Building science degree and certificate programs train students to work in many fields, including construction, architecture and environmental preservation. Graduates are equipped with knowledge of building preservation and are instructed in methods of creating energy-efficient, sustainable homes and buildings.
Building science certificate programs are mainly offered for professionals in related fields seeking career development. For degrees, students can major in building science or a closely related field and receive an undergraduate or graduate degree.
Here are a few common concepts taught in building science courses:
- Current issues in the building industry
- Understanding form and space strategies
- How to produce a desirable environment
- New energy efficient technology
- Basic electricity
- Historical research
Find schools that offer these popular programs
- Building Inspection
- Concrete Finishing
- Construction Mgmt, General
- Construction Site Management
- Drywall Installation
- Electrical and Power Transmission Installers
- Electrical Systems Lineworker
- Facilities Management
- Furniture Making
- Home Equipment and Furnishings Installer
- Home Improvement
- House Painting and Wall Paper
- Metal Building Assembly
- Plumbing Technology
- Property Management and Maintenance
- Well Drilling
List of Building Science Courses
Introduction to Building Science
The building science course provides a framework for additional courses dealing with the construction of residential and commercial buildings. Students learn about the design of thermal envelopes (separates indoor climate of the building from the outside climate), which preps them for further design courses. Students look at the psychometrics of moist air and the transfer of heat and moisture through building materials.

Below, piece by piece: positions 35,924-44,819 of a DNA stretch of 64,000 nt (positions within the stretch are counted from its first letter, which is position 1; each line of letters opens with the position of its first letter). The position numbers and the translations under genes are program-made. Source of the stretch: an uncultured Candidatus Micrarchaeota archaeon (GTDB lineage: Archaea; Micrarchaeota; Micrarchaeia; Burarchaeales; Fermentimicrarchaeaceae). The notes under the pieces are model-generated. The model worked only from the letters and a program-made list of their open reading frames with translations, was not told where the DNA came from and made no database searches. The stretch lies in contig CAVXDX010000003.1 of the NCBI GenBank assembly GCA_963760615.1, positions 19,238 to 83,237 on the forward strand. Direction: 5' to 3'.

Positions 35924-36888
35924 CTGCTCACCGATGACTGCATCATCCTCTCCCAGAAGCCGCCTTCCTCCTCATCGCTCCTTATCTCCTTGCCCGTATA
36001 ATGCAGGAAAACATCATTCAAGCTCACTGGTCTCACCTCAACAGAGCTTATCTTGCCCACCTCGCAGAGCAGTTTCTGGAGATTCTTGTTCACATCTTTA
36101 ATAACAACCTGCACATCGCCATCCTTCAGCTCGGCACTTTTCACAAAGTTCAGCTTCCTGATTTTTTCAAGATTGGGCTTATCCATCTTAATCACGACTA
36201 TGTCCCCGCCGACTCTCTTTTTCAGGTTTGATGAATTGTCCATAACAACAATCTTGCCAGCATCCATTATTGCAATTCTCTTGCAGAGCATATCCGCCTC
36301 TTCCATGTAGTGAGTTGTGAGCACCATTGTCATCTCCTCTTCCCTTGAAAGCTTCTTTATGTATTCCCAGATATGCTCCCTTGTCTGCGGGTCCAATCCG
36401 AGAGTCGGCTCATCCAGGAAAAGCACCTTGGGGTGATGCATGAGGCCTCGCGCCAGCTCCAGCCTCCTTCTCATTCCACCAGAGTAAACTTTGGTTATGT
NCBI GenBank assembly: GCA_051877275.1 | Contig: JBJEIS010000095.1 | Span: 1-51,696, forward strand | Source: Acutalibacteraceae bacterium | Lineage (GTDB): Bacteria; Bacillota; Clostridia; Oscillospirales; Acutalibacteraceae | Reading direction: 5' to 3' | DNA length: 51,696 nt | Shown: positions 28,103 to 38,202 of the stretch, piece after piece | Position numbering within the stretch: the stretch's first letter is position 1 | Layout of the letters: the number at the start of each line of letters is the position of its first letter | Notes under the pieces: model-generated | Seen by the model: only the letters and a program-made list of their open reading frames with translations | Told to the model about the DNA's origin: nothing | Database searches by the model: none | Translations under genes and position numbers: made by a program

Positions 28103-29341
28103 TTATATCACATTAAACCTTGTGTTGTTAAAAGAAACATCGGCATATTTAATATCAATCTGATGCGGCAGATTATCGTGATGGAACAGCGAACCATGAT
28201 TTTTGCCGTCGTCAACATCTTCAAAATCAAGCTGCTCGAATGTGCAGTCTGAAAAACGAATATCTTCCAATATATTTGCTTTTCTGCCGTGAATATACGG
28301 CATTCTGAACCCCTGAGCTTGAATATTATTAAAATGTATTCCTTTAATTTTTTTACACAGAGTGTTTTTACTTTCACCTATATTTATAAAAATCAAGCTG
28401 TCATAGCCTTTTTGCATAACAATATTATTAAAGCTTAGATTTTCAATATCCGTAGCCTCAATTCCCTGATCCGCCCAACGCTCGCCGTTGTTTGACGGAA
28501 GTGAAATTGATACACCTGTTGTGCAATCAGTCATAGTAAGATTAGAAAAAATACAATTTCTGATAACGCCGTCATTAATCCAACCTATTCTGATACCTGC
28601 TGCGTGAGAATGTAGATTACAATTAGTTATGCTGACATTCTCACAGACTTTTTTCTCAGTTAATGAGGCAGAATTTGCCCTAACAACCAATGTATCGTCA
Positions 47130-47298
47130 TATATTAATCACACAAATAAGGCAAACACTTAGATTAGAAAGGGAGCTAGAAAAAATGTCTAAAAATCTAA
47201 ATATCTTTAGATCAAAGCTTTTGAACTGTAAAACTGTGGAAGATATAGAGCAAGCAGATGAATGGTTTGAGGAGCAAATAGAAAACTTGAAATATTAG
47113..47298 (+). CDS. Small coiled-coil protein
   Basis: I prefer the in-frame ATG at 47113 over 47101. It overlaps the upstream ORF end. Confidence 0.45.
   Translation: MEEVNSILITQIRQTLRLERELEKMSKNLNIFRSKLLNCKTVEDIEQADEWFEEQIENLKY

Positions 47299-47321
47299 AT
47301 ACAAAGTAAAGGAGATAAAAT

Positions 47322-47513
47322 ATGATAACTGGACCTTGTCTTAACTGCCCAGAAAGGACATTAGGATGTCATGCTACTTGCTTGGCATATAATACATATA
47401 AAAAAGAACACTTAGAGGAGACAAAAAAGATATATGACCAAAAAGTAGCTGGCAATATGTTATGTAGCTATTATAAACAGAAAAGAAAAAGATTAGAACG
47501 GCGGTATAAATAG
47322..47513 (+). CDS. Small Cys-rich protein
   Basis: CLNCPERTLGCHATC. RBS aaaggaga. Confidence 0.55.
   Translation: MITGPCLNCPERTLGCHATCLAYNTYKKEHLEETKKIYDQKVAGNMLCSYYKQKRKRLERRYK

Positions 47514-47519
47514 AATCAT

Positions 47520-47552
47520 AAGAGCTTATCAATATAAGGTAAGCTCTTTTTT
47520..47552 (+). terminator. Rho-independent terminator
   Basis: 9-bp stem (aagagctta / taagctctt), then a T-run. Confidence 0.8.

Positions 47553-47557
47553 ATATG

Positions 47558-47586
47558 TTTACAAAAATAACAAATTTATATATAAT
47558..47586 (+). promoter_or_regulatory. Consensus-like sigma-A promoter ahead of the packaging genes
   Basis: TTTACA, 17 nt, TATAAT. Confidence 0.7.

This introductory architecture course covers drawing two-dimensional models, employing sustainable technology and using three-dimensional computer software. Some architecture courses focus on the history of architecture and look at common historical architecture that is present in today's buildings.
With a focus on heating, cooling, plumbing and electrical systems, this course helps students gain an understanding of what it takes to provide comfort in an indoor environment. Students explore bioclimatic and psychometric charts. This course can be taken any time during the degree program.
HVAC system installation and maintenance is covered along with the replacement of the parts: liquid chiller, environmental chamber and heat pump. This course covers the relationship between building materials and sustainability, such as wastewater management, air distribution, hybrid ventilation and energy usage. Students should take this course near the middle to end of their program.
This course is the introduction to preservation and repurposing of materials and buildings. Topics that are often covered in this course are government programs and laws, construction techniques and the diagnosis and repair of building materials. Sometimes historic finishes are studied and applied to materials in order to reclaim them.